Striking Gold - The Hunt for Treasures
inMarch 5, 2008 - 9:08am
Estate sales are, for many of us, the end of the rainbow with a potential pot of gold lurking nearby. You can almost see its glitter hidden amidst the usual pedestrian selection of pottery and glassware. Somewhere, very near, there is something rare and special waiting for you to notice it because to be in the antiques and collectibles business is to live in perpetual hope. We must believe that something wonderful lies just around
the corner and ours will be the only eyes to recognize its worth. One day, it happens. There, in a corner ignored by all the other treasure seekers, is a statue. Instantly you see that it is old. You are not even sure exactly what it is, but you recognize antiquity. It has an aura that speaks to you.
“What,” you say casually to the person who is selling stuff, “are you asking for that thing over there.” You point at it diffidently, without emphasis, as if to say it holds no more than a passing interest for you. Careful, you warn yourself. You don't want the other sharks to smell blood.
“ Oh, that? My dad had it forever. Been there since I was born. He really loved it.”
“You know anything about it?” you query, still keeping it light, trying to avoid licking your lips in anticipation.
“ Only that it's old,” she says. “It's got to be older than me and I'm almost 70. It's one of those things I remember not being allowed to touch when I was growing up.”
“Hmmm. Well, I'm not sure what it is either,” and you chuckle, as if enjoying a private joke, “but it's interesting. Sure is BIG. Sale's almost over. What's your bottom line on it?” In your mind, a little prayer bubbles up that she will come back with a number within your budget.
“Gee, I don't know. You're the first person to ask about it. Let me think.” Yes, you silently shout in glee, all the while looking around the room at other things. Perhaps those years spent cutting classes and playing poker in the student lounge were not altogether wasted.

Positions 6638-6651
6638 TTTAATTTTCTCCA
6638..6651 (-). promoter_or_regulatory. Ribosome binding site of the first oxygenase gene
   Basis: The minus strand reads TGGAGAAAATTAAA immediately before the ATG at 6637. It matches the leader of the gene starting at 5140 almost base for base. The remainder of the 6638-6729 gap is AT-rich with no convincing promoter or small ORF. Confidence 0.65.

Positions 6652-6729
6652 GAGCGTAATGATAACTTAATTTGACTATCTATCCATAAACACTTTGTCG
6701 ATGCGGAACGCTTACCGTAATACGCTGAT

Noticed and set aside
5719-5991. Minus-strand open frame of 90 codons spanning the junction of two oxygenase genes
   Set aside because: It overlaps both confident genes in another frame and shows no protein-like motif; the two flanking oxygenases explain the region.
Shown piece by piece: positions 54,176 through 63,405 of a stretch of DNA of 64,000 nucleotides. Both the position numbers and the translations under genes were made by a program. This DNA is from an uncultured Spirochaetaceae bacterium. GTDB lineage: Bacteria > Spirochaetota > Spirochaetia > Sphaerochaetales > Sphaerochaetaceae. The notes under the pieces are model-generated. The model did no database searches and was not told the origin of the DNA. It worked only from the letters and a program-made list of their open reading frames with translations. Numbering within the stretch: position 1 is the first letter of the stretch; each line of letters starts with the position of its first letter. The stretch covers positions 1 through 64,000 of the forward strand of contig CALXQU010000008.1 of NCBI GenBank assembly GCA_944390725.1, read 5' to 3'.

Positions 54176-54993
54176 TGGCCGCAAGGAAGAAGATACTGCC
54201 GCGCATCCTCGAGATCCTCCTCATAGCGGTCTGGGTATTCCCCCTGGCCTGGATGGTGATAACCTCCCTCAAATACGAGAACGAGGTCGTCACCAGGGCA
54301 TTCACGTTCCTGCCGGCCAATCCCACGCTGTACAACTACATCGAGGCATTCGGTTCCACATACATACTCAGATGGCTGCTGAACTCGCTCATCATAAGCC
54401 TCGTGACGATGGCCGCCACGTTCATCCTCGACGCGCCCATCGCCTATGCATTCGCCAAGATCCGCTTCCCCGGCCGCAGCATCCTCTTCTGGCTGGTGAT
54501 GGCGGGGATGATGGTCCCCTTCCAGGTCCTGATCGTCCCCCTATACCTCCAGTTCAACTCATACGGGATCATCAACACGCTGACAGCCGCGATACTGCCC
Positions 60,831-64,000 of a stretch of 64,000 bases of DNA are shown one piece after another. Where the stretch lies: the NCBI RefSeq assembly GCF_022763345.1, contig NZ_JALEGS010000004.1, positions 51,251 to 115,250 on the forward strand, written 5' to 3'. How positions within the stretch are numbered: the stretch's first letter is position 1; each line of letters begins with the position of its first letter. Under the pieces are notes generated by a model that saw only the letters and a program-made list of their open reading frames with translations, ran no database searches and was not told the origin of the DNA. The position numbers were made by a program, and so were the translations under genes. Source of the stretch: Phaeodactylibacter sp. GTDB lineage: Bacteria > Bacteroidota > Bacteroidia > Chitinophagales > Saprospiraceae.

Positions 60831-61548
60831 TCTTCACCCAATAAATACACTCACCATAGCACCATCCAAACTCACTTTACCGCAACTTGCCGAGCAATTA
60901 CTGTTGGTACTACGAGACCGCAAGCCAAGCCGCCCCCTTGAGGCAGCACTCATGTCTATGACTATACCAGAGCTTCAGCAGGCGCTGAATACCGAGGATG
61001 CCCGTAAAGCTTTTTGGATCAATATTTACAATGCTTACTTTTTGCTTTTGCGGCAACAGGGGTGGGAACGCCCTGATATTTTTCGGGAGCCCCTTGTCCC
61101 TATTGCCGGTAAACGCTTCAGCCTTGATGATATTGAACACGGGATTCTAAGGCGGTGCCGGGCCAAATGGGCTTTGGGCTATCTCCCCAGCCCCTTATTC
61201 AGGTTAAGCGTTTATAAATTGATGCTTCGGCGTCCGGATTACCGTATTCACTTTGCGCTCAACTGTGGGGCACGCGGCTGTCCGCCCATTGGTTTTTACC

“Does thirty dollars sound like too much?”
Oh joy, oh rapture unforeseen. “Let me take a look and see what I've got in the way of cash. Hmmm. Can we make it twenty-five?”
“Okay,” says The Seller.
You tote your statue home. You were right. It is a score. You cannot find anything exactly equivalent, so you find something similar, price it in that ballpark, take some pictures, and list it. At dinner that evening, the entire family, all three generations, are gawking at your acquisition.
“ That's amazing,” your daughter-in-law says. Your son nods.
“ There's something special about it," he concurs.
“ It creeps me out,” announces the granddaughter. “It keeps looking at me.”
Well, maybe it is a little creepy, but in a nice way. You realize that you are getting downright fond of it. It looks like it belongs there in the dining room.
“ I think we should just keep it,” announces your son. There is general concurrence.
You look at it again, “You know, I think you are right. There is something about it. Let's keep it. I'll take down the listing in the morning."
But your treasure has an agenda of its own and before morning dawns it has sold. There was no offer, no haggling. Someone just bought and instantly paid for it, at which point you realize that you probably did not charge early enough.
So, you struck gold. You made a huge profit on it ... and yet, you are somehow sorry that you sold it, sorry that this thing of beauty passed so quickly through your life. Because you know you will never find another like it.
You struck gold and now you have just its glitter. You are glad for the profit, pleased you had the eyes to see it, but wish, somehow you had more time to savor it.
Then, the love of the hunt comes rushing back. Time to begin anew. There IS treasure to be found and you are sure to find it. You need just look.
By Marilyn Armstrong